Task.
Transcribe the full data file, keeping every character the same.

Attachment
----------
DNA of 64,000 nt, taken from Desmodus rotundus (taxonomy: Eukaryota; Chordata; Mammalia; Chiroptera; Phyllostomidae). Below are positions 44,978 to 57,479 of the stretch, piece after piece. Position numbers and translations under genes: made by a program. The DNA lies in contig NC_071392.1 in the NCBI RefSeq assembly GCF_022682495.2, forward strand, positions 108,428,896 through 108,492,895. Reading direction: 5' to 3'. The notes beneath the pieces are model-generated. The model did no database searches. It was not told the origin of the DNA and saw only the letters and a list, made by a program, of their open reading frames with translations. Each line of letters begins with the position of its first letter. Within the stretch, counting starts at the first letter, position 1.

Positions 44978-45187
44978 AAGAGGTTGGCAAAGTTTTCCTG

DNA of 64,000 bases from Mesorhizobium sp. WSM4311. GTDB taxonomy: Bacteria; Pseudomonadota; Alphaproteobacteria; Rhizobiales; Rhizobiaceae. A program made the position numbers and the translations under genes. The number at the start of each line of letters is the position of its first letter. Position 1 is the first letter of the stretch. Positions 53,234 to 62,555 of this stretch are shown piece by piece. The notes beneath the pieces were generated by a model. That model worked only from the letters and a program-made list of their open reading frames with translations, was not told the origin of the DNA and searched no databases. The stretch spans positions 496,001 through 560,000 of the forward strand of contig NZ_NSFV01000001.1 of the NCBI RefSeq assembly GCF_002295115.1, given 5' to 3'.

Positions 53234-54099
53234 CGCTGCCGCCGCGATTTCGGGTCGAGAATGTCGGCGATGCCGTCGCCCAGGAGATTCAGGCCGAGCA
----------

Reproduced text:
DNA of 64,000 nt, taken from Desmodus rotundus (taxonomy: Eukaryota; Chordata; Mammalia; Chiroptera; Phyllostomidae). Below are positions 44,978 to 57,479 of the stretch, piece after piece. Position numbers and translations under genes: made by a program. The DNA lies in contig NC_071392.1 in the NCBI RefSeq assembly GCF_022682495.2, forward strand, positions 108,428,896 through 108,492,895. Reading direction: 5' to 3'. The notes beneath the pieces are model-generated. The model did no database searches. It was not told the origin of the DNA and saw only the letters and a list, made by a program, of their open reading frames with translations. Each line of letters begins with the position of its first letter. Within the stretch, counting starts at the first letter, position 1.

Positions 44978-45187
44978 AAGAGGTTGGCAAAGTTTTCCTG

DNA of 64,000 bases from Mesorhizobium sp. WSM4311. GTDB taxonomy: Bacteria; Pseudomonadota; Alphaproteobacteria; Rhizobiales; Rhizobiaceae. A program made the position numbers and the translations under genes. The number at the start of each line of letters is the position of its first letter. Position 1 is the first letter of the stretch. Positions 53,234 to 62,555 of this stretch are shown piece by piece. The notes beneath the pieces were generated by a model. That model worked only from the letters and a program-made list of their open reading frames with translations, was not told the origin of the DNA and searched no databases. The stretch spans positions 496,001 through 560,000 of the forward strand of contig NZ_NSFV01000001.1 of the NCBI RefSeq assembly GCF_002295115.1, given 5' to 3'.

Positions 53234-54099
53234 CGCTGCCGCCGCGATTTCGGGTCGAGAATGTCGGCGATGCCGTCGCCCAGGAGATTCAGGCCGAGCA